Finally, walking helps us to discharge intense emotion. When we are aroused with frustration, sadness, shame, anxiety or any other uncomfortable emotion, physiologically our bodies change. We become like the hyperactive kid who just drank a litre of red cordial. We’re wired and it’s really hard to sit still, be focussed and be other-centred when we’re in this state. There’s just too much energy going to our muscles and we become fidgety and physically agitated. The bodily exertion of walking, even though slight, helps to dissipate this excess energy so that our bodies to return to a more relaxed state, and allowing us to wrangle our distracted mind!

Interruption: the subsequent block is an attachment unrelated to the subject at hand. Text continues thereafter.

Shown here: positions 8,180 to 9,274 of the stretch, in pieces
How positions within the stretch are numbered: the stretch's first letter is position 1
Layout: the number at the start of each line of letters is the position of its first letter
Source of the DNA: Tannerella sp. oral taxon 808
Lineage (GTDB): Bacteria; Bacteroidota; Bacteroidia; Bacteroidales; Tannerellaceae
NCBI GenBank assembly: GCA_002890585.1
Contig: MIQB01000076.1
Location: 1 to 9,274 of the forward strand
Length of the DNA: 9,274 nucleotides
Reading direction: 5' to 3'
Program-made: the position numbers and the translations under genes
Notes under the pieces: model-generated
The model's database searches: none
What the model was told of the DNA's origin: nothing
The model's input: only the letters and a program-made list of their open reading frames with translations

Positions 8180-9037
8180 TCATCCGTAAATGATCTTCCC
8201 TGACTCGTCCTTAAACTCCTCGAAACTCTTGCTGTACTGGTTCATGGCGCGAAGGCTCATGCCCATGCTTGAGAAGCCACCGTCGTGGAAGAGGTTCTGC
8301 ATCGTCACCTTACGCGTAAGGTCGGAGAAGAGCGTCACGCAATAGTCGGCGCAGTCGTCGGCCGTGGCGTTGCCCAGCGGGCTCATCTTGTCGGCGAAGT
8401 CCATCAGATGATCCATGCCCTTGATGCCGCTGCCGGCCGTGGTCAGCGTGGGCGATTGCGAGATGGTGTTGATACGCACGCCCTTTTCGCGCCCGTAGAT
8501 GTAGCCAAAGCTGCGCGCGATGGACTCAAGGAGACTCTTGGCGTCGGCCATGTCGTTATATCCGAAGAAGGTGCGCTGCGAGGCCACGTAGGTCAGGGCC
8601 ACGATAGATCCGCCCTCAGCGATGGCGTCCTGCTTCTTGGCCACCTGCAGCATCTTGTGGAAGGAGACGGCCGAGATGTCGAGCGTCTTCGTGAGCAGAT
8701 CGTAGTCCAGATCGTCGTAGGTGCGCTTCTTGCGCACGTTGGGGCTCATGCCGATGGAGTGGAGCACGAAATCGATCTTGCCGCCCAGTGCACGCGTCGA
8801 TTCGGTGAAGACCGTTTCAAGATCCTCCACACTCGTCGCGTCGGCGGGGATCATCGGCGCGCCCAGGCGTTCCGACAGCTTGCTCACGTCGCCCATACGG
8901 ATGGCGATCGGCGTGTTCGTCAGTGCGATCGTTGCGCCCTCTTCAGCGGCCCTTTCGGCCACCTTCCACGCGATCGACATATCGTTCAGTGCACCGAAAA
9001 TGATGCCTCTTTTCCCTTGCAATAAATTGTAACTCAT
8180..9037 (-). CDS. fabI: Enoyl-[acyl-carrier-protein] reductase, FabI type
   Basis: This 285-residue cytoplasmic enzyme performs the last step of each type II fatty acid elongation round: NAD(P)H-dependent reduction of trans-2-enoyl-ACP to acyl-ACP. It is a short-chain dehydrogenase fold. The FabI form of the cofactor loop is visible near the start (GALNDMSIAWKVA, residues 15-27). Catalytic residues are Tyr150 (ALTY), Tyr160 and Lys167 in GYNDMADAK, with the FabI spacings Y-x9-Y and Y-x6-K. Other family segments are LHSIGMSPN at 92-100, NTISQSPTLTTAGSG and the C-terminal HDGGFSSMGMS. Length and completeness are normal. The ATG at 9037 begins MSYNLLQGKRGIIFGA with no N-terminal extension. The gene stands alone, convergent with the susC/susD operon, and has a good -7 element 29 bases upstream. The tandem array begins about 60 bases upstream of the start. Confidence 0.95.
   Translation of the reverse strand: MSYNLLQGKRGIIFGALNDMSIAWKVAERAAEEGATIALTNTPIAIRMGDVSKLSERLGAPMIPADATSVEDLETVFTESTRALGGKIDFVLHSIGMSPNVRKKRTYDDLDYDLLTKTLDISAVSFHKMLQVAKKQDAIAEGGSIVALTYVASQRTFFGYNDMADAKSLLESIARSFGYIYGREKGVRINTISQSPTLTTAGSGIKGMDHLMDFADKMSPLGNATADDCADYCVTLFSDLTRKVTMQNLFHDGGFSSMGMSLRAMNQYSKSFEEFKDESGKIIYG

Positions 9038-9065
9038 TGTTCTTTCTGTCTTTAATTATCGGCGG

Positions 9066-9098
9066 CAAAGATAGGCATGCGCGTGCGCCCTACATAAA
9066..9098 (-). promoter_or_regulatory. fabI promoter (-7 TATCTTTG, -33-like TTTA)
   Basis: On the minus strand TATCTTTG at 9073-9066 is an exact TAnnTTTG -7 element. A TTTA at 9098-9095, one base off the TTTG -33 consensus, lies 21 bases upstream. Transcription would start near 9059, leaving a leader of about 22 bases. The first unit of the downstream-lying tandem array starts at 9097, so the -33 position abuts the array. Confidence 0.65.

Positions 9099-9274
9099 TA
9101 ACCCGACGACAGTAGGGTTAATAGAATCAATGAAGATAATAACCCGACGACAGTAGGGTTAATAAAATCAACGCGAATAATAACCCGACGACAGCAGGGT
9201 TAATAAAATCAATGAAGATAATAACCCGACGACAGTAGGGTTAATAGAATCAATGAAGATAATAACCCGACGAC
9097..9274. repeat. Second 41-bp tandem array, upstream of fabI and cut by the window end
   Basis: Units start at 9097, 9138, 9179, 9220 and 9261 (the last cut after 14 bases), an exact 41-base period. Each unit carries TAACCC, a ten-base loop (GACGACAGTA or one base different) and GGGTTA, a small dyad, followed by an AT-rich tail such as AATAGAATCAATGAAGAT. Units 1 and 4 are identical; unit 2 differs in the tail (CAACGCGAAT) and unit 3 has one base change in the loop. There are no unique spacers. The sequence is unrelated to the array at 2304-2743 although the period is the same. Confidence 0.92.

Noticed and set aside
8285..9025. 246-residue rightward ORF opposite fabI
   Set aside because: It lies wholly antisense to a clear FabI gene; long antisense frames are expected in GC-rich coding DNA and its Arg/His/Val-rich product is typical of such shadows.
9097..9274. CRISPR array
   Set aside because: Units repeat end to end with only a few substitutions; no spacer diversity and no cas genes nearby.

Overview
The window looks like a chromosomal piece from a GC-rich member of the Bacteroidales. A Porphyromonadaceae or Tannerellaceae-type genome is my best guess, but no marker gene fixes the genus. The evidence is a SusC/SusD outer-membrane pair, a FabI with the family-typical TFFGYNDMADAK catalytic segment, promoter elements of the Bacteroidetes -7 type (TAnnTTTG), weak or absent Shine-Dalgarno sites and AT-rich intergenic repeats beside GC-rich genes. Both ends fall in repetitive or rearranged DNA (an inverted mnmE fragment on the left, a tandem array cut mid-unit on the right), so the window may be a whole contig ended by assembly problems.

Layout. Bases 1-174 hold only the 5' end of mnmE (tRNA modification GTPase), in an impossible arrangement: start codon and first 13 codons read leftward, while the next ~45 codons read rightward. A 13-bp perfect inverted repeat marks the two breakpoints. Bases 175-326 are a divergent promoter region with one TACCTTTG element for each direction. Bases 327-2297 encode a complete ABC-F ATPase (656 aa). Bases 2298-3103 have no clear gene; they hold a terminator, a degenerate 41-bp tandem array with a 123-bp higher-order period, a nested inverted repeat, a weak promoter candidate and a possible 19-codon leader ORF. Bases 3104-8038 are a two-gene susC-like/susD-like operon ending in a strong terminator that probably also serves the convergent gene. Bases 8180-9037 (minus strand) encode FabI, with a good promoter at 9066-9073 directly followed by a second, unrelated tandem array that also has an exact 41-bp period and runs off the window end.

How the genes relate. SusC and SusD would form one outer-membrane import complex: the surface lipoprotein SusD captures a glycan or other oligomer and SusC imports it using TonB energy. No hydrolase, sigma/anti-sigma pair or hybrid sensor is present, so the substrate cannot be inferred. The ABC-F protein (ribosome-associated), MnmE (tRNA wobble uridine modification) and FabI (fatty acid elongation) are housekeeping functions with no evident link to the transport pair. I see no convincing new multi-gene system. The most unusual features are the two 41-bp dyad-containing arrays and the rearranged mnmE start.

It helps us to connect

Walking has become one of our prized connection rituals and something that we know is an excellent measure of our relationship health. When we’re too busy, or we’ve lost the rhythm of the daily walk, our relationship soon starts to show the cracks of discontent. After the inevitable hurt or argument, we are reminded again of the value of this simple practice.

But it’s not just about talking which we could just as easily do in the lounge or car. The walking is conducive to a more reflective process. Perhaps it’s being out in the night air which automatically connects us to the natural world with its unique wildlife (in our suburb this means possums and fruit bats and the neighbour’s twin cats). Perhaps it’s being away from the usual distractions of emails and phone, kids’ homework and chores.